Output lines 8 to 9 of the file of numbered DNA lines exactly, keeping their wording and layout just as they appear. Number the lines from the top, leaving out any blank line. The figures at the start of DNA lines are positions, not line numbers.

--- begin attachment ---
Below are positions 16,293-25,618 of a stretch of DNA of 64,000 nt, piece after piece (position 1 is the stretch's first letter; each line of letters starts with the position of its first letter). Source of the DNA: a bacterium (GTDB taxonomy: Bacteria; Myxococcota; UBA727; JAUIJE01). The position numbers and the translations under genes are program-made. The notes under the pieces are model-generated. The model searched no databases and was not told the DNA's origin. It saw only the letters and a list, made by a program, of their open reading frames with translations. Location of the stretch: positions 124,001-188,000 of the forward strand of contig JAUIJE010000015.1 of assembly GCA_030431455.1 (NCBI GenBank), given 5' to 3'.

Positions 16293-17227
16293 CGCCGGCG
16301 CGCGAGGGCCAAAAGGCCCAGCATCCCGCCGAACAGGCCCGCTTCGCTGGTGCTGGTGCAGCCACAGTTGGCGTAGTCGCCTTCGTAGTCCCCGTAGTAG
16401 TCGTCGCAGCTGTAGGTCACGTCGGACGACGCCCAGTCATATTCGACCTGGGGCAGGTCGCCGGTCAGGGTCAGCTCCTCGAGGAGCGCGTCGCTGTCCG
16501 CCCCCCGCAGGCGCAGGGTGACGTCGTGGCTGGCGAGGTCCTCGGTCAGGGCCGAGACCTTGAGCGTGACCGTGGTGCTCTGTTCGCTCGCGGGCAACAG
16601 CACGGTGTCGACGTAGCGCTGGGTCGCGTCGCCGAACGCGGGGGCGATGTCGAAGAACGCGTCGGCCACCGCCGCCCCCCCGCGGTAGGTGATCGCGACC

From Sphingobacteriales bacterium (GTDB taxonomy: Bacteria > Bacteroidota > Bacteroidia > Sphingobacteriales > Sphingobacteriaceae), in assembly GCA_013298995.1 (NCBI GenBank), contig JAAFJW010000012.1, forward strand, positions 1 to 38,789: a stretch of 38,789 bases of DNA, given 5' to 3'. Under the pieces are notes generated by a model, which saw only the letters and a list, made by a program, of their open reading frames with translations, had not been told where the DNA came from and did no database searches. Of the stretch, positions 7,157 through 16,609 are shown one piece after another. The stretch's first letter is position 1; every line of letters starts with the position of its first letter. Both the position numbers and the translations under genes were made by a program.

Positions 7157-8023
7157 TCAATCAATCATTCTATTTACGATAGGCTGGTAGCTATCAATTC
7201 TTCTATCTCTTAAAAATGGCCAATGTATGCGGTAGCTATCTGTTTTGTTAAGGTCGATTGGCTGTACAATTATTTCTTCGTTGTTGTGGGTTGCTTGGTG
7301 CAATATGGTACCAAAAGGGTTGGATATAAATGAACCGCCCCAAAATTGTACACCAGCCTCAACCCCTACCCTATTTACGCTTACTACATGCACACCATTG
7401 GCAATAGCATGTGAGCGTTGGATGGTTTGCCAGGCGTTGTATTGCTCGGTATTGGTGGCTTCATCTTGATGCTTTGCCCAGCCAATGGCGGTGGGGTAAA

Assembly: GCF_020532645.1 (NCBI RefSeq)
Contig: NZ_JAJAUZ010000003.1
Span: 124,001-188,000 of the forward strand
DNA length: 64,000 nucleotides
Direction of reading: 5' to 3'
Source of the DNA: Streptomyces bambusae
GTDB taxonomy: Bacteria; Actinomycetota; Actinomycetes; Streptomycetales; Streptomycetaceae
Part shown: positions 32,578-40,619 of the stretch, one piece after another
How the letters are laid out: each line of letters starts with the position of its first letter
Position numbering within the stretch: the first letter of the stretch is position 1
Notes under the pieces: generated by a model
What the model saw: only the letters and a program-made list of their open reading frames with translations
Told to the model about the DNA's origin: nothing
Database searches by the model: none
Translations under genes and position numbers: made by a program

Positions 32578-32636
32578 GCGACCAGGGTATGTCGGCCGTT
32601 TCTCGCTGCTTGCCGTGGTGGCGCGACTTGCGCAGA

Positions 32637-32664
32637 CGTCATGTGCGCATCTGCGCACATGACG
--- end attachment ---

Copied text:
From Sphingobacteriales bacterium (GTDB taxonomy: Bacteria > Bacteroidota > Bacteroidia > Sphingobacteriales > Sphingobacteriaceae), in assembly GCA_013298995.1 (NCBI GenBank), contig JAAFJW010000012.1, forward strand, positions 1 to 38,789: a stretch of 38,789 bases of DNA, given 5' to 3'. Under the pieces are notes generated by a model, which saw only the letters and a list, made by a program, of their open reading frames with translations, had not been told where the DNA came from and did no database searches. Of the stretch, positions 7,157 through 16,609 are shown one piece after another. The stretch's first letter is position 1; every line of letters starts with the position of its first letter. Both the position numbers and the translations under genes were made by a program.

Positions 7157-8023